The pre-dawn sky in the second week of April sees the planets Jupiter, Saturn and Mars in a bright row high in the north-east sky, and Mercury hovering faintly over the eastern horizon. These are four of the planets known to the ancient world, and we should add the full Moon, setting over the western horizon and the Sun rising in the east to the list, as they were both counted as planets too. Missing from the ancient list of the seven planets is just Venus, but she can be seen trailing the Sun at sunset at this time.
The astronomers of ancient Babylon seem to have been the first people in the western world to recognise that certain stars were not fixed in their course around the night sky. Most stars, they saw, circled across the night sky on the same paths, always rising and setting at the same points on the horizon, but doing so at gradually different times of the night and day through the year. They used this regularity to construct calendars.
But seven ‘stars’ acted differently. All of these attracted special attention because in contrast to the so-called ‘fixed stars’ they moved on varying courses. It was the Greeks who called them ‘planets’, a name that comes from a word meaning ‘wanderers’, because of their variable motion. These celestial bodies still rise in the east and set in the west, but their courses across the dome of the night sky come with retrogradation, when they appear to move back on the their tracks before resuming their regular track, and stations, when they appear to stand still as they shift from forward motion to backward or vice versa. Eventually, as the Greeks worked out more precisely what the planetary motions were, they characterised this behaviour as regularly irregular. However, much of what they knew of these motions was based on very old records of observations made by the Babylonians, which became part of the Greek inheritance when Alexander the Great conquered the Persian Empire in the fourth century BCE.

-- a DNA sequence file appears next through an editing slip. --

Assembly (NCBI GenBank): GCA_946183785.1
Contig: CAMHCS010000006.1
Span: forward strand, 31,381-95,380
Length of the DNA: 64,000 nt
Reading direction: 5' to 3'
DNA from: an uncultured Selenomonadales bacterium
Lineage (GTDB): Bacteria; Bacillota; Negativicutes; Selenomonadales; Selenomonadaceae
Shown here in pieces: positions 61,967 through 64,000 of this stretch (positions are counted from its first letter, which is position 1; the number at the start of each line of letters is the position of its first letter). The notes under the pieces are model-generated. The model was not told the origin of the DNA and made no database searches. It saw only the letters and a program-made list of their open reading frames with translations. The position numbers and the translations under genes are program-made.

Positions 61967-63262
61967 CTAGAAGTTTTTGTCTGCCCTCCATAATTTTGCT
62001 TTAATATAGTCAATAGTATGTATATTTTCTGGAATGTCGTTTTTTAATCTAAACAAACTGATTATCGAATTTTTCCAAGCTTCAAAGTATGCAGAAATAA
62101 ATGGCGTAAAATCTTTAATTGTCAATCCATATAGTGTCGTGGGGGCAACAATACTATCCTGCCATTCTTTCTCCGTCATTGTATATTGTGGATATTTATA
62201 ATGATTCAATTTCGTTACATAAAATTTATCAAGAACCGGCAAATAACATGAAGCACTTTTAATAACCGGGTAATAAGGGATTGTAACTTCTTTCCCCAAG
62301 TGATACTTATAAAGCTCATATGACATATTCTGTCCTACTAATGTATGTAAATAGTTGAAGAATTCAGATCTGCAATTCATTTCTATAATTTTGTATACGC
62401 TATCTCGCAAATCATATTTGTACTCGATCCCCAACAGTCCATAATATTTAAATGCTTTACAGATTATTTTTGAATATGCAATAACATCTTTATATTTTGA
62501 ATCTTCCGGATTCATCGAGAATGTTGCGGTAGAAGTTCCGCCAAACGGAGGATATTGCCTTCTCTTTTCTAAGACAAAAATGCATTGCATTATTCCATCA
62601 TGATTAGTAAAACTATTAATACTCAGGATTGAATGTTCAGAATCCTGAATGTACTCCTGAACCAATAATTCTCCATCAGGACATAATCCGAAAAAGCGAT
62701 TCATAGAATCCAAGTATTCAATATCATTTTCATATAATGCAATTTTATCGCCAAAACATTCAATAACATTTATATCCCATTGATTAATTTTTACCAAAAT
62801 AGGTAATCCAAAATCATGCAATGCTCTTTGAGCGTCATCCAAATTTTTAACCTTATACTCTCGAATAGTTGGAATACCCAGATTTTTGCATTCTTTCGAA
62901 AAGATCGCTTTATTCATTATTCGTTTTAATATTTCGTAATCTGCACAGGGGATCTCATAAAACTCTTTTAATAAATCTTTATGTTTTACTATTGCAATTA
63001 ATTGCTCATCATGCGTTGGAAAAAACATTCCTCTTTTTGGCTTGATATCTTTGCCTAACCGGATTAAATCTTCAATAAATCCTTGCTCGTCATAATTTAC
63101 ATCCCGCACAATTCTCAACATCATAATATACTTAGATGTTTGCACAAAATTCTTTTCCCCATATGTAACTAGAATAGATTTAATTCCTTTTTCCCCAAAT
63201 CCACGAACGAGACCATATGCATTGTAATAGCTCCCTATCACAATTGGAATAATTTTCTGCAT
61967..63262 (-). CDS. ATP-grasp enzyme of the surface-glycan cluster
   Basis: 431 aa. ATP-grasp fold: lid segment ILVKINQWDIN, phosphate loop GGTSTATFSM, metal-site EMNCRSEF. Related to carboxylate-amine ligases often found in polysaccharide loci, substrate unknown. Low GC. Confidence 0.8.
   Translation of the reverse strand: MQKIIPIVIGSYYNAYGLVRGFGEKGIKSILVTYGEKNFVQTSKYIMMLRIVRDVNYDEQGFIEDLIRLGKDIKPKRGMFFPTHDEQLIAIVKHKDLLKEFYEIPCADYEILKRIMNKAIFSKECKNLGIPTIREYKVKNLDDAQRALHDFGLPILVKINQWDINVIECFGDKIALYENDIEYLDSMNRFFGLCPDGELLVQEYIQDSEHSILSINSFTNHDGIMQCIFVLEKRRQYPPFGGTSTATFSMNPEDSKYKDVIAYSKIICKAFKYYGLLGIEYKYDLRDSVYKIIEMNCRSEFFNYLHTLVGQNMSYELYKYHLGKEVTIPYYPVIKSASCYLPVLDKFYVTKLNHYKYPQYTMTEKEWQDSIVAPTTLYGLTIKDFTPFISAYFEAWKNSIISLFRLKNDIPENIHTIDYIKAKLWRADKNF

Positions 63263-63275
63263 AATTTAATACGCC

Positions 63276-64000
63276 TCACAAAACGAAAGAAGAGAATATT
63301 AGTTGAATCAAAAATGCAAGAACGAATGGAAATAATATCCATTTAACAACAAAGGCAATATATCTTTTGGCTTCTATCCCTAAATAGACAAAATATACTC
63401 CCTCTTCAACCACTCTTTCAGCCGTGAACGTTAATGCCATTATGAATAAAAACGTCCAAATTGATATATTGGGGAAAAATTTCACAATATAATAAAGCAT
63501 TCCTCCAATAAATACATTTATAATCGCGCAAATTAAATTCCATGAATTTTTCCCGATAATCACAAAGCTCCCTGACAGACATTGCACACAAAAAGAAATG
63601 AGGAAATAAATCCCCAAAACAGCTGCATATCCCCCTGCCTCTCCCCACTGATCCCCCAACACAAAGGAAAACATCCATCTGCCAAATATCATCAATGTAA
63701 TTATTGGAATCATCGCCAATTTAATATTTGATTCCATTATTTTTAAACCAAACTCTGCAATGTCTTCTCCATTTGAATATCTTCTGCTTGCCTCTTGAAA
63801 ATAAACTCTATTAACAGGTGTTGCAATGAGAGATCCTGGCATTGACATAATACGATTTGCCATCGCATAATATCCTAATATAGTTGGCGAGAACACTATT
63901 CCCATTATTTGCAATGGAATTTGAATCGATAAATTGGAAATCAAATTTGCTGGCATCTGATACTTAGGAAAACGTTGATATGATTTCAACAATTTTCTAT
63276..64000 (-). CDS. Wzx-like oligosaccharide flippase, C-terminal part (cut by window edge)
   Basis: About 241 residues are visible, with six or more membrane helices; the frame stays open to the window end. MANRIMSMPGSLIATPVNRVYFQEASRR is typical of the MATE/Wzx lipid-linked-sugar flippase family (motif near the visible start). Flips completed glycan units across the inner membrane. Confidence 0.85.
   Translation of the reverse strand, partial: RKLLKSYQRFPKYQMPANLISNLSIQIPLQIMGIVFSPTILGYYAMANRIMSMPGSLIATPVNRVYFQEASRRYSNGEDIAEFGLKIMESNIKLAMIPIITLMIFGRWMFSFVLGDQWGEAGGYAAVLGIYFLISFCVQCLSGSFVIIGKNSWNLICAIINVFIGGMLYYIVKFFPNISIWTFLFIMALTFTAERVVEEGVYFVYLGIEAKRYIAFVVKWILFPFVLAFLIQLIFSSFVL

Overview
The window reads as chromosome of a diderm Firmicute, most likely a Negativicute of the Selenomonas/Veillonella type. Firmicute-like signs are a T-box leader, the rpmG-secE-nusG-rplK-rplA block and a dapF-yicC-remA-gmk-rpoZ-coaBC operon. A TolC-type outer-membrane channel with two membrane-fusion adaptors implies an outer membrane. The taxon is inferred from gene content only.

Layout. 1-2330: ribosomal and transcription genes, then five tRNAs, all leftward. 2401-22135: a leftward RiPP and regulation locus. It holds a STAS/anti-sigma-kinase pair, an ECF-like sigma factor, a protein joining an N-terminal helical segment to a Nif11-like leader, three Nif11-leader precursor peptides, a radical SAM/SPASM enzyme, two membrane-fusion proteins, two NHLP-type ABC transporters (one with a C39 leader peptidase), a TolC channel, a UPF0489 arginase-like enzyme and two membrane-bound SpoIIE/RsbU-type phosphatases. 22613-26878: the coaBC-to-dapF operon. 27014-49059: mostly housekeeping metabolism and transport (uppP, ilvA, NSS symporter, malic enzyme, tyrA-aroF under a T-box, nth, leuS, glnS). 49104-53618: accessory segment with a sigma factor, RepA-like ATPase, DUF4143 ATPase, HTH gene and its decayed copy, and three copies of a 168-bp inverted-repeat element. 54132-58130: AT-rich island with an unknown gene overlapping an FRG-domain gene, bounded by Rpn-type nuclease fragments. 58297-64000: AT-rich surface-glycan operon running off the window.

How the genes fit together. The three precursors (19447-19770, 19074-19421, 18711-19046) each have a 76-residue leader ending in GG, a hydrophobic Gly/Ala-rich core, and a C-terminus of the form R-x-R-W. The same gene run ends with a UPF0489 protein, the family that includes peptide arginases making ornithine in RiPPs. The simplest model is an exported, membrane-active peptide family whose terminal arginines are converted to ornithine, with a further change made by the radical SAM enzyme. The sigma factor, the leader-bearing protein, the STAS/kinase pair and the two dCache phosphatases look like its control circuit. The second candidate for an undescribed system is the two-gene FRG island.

The Babylonians called these planets after their major gods, and their divine equivalents were assigned by the Greeks to the same planets. So Babylonian Nabu became Hermes, which comes to us as in his Roman form, Mercury; Ishtar became Greek Aphrodite and Roman Venus; Nergal became Ares for the Greeks and Mars for the Romans and us; Marduk became Greek Zeus and Jupiter for the Romans; and finally Babylonian Ninib was christened Kronos by the Greeks and Saturn by the Romans.
The Greek versions of these names appear in texts only from the fifth century BCE, when it looks like they first realised these ‘stars’ were indeed planets. The Babylonians, on the other hand, had known about this difference much earlier. The Venus Tablet, now in the British Museum and dating from the reign of Ammiṣaduqa, circa. 1646 – 1626 BCE, shows that recognition of this planet and close observation of its course occurred very early on indeed. That recognition had to take into account the fact that the Morning and Evening Stars were in fact one and the same, Venus. In contrast, it looks like the Greeks did not know this until the sixth century BCE.
A second system among the Greeks named the planets after their apparent brightness:
Phainon (Shining One) was Saturn; Phaëthon (Radiant One) was Jupiter; Pyroeis (Fiery One) was Mars; Stilbon (Glittering One) was Mercury; and Phosphoros (the Light-bringer) was Venus.
Top image: The night sky by Robert Hannah